DCS: MiG-19P Farmer Update
The MiG-19P was originally planned for a release in January, but after an extensive review of the MiG-19, we and RAZBAM have decided to postpone its release until a few items are resolved. These include some needed improvements to the flight model and documentation. It’s RAZBAM’s desire to release the MiG-19P in a finished state so it will need just a little more time in the oven to meet this expectation.
The Eagle Dynamics Team
Last week we discussed the many aircraft projects that will be under development in 2019. Today, let’s look at some of the non-aircraft projects. As mentioned last week, we cannot promise that all of these will be released in 2019, but they will all be under focused development.
Although we released a greatly improved and free Nimitz-class aircraft carrier at the time of the Hornet release, we are also working on a separate Nimitz-class aircraft carrier module. This product will have an incredible level of detail and include such features as a detailed and operable LSO and Air Boss stations, detailed modeling of the hangar, animated deck crew, briefing room, and control of the carrier.
Once this project is complete, the team will finish up the Arleigh Burke-class destroyer and then return to and release the updated Kuznetsov-class aircraft carrier.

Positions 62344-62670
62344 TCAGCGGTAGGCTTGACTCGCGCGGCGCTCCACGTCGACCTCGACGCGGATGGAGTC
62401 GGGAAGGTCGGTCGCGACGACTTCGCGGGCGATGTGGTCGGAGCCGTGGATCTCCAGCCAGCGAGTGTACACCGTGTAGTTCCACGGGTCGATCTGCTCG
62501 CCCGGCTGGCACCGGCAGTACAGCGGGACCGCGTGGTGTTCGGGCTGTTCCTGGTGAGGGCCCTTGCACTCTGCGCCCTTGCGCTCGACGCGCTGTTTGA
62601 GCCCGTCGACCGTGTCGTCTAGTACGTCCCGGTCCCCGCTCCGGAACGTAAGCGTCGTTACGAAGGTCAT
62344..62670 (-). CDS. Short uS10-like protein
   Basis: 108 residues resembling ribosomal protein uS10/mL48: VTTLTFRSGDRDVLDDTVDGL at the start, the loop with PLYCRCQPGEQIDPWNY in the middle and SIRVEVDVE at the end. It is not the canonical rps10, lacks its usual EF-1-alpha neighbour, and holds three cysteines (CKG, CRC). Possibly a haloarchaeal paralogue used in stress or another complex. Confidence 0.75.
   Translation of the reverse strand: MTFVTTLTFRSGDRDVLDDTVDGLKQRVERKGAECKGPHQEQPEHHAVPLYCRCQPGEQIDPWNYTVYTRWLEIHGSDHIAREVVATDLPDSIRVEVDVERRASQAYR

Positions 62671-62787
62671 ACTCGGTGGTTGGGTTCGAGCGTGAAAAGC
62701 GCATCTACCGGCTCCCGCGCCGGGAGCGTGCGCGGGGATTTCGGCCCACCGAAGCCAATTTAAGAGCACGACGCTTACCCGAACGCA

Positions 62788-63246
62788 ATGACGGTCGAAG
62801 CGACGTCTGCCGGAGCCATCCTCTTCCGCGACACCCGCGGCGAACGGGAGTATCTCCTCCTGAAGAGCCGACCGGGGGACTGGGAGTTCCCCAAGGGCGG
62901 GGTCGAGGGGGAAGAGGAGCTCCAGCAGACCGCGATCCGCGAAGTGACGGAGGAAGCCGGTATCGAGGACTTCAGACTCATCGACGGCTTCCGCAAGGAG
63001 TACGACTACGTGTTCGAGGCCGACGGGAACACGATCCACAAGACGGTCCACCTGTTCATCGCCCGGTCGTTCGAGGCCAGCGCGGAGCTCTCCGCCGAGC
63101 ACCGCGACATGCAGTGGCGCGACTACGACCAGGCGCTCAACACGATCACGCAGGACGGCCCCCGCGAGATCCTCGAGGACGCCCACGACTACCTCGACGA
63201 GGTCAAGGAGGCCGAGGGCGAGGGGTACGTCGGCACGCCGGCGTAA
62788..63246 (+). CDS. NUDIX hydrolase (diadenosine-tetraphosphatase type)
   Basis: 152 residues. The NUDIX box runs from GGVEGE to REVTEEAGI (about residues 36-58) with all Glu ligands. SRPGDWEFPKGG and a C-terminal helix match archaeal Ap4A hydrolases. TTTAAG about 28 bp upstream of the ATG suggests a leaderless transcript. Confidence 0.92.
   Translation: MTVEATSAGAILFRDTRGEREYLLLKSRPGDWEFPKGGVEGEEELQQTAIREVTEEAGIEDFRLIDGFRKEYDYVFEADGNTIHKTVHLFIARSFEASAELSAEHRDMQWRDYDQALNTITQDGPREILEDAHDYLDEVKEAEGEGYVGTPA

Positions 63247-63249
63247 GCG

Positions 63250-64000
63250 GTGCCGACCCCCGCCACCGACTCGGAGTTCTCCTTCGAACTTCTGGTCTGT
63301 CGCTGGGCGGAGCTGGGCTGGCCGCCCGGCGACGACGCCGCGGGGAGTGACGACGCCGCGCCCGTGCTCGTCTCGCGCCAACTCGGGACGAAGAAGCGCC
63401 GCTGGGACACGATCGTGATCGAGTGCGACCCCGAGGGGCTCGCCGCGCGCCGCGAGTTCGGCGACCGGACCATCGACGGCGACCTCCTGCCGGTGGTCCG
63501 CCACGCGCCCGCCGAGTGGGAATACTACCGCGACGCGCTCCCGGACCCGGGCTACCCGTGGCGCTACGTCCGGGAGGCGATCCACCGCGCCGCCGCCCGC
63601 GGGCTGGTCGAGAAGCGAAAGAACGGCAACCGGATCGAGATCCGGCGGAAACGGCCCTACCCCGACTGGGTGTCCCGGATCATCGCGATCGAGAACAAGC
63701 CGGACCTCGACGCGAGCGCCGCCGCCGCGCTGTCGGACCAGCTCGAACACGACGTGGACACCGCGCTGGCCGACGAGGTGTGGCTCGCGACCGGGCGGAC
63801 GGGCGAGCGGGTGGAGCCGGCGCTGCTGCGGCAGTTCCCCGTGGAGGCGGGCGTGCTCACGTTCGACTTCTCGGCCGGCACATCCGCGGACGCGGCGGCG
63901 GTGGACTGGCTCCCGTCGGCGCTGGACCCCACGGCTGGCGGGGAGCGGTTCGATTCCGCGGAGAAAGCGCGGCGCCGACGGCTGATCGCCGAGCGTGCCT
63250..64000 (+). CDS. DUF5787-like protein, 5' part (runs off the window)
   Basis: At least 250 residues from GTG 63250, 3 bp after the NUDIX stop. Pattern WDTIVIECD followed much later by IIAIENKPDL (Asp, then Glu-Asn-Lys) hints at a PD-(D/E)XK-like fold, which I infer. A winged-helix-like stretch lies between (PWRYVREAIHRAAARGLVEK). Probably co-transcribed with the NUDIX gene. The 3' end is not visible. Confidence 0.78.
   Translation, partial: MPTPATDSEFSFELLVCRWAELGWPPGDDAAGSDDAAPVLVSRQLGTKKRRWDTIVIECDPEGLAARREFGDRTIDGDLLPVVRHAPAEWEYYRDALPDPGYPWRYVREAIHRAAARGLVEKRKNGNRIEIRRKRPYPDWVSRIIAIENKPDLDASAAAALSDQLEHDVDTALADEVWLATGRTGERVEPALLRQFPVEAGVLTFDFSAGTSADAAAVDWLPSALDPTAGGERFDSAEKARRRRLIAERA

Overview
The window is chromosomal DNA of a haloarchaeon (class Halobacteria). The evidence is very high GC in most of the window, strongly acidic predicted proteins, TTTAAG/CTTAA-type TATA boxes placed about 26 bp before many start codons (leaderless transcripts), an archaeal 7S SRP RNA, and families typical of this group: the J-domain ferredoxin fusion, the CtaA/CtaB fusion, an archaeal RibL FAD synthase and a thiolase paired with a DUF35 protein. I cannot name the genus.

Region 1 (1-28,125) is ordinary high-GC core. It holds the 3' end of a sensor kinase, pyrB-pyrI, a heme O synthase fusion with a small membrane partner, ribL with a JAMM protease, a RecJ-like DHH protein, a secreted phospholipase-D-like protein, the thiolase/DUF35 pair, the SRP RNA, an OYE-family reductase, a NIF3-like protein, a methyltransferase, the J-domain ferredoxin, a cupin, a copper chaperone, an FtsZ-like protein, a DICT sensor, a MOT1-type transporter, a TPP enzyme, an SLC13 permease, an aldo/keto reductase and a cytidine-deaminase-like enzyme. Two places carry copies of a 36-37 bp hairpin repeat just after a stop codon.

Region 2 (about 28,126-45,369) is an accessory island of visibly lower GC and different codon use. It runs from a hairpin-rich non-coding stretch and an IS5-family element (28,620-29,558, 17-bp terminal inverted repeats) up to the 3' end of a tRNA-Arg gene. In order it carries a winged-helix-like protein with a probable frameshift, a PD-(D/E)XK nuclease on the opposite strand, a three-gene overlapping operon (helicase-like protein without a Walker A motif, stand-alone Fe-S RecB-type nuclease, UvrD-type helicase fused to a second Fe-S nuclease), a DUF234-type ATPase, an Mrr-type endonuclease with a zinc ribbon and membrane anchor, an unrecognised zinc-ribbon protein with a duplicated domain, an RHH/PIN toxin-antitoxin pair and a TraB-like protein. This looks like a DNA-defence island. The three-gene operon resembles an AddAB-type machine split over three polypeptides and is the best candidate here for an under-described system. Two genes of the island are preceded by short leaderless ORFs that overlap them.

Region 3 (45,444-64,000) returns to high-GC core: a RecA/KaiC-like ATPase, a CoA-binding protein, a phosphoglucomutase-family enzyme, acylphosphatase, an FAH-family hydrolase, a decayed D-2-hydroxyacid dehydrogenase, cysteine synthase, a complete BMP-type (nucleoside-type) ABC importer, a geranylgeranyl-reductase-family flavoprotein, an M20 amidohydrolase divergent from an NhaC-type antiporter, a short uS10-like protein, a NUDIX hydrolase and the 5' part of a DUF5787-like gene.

No combat environment is complete without a good solid ground game, and we continue to improve on and add to your abilities to control ground forces either from a commander position or behind the controls of a single unit. As with 2018, we will continue to address issues and look at new features to improve Combined Arms, based on your feedback, throughout 2019. We will continue to add new content in the form of new units both to the core sim and the WWII Asset Pack, as well as exciting new missions and campaigns. We are currently at work on new CA-related effects like main gun fire, dust trail, localized damage, and smoke grenades, while also working on improved ground unit AI like line-of-sight issues, pathing, and more intuitive control.